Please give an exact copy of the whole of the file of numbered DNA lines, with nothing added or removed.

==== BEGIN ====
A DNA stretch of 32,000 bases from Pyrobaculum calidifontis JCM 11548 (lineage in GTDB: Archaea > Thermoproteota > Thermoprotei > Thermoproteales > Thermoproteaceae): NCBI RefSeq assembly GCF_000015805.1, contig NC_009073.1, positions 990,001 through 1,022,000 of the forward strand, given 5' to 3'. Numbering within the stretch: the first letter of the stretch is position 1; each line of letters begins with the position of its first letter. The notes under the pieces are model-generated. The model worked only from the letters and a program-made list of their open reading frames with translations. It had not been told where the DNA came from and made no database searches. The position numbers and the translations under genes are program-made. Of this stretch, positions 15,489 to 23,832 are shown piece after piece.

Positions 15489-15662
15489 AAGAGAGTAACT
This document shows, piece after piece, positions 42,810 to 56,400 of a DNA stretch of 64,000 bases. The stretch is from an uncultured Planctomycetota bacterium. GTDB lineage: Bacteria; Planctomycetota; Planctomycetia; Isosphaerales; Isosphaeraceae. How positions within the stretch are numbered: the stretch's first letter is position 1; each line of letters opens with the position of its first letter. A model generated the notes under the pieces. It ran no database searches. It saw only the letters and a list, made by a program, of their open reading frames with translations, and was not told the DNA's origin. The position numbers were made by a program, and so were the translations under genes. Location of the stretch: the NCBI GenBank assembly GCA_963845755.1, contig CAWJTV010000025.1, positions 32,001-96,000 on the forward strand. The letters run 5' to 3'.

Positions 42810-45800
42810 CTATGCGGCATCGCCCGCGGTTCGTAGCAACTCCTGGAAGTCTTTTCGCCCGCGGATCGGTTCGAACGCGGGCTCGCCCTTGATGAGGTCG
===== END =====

A DNA stretch of 32,000 bases from Pyrobaculum calidifontis JCM 11548 (lineage in GTDB: Archaea > Thermoproteota > Thermoprotei > Thermoproteales > Thermoproteaceae): NCBI RefSeq assembly GCF_000015805.1, contig NC_009073.1, positions 990,001 through 1,022,000 of the forward strand, given 5' to 3'. Numbering within the stretch: the first letter of the stretch is position 1; each line of letters begins with the position of its first letter. The notes under the pieces are model-generated. The model worked only from the letters and a program-made list of their open reading frames with translations. It had not been told where the DNA came from and made no database searches. The position numbers and the translations under genes are program-made. Of this stretch, positions 15,489 to 23,832 are shown piece after piece.

Positions 15489-15662
15489 AAGAGAGTAACT
This document shows, piece after piece, positions 42,810 to 56,400 of a DNA stretch of 64,000 bases. The stretch is from an uncultured Planctomycetota bacterium. GTDB lineage: Bacteria; Planctomycetota; Planctomycetia; Isosphaerales; Isosphaeraceae. How positions within the stretch are numbered: the stretch's first letter is position 1; each line of letters opens with the position of its first letter. A model generated the notes under the pieces. It ran no database searches. It saw only the letters and a list, made by a program, of their open reading frames with translations, and was not told the DNA's origin. The position numbers were made by a program, and so were the translations under genes. Location of the stretch: the NCBI GenBank assembly GCA_963845755.1, contig CAWJTV010000025.1, positions 32,001-96,000 on the forward strand. The letters run 5' to 3'.

Positions 42810-45800
42810 CTATGCGGCATCGCCCGCGGTTCGTAGCAACTCCTGGAAGTCTTTTCGCCCGCGGATCGGTTCGAACGCGGGCTCGCCCTTGATGAGGTCG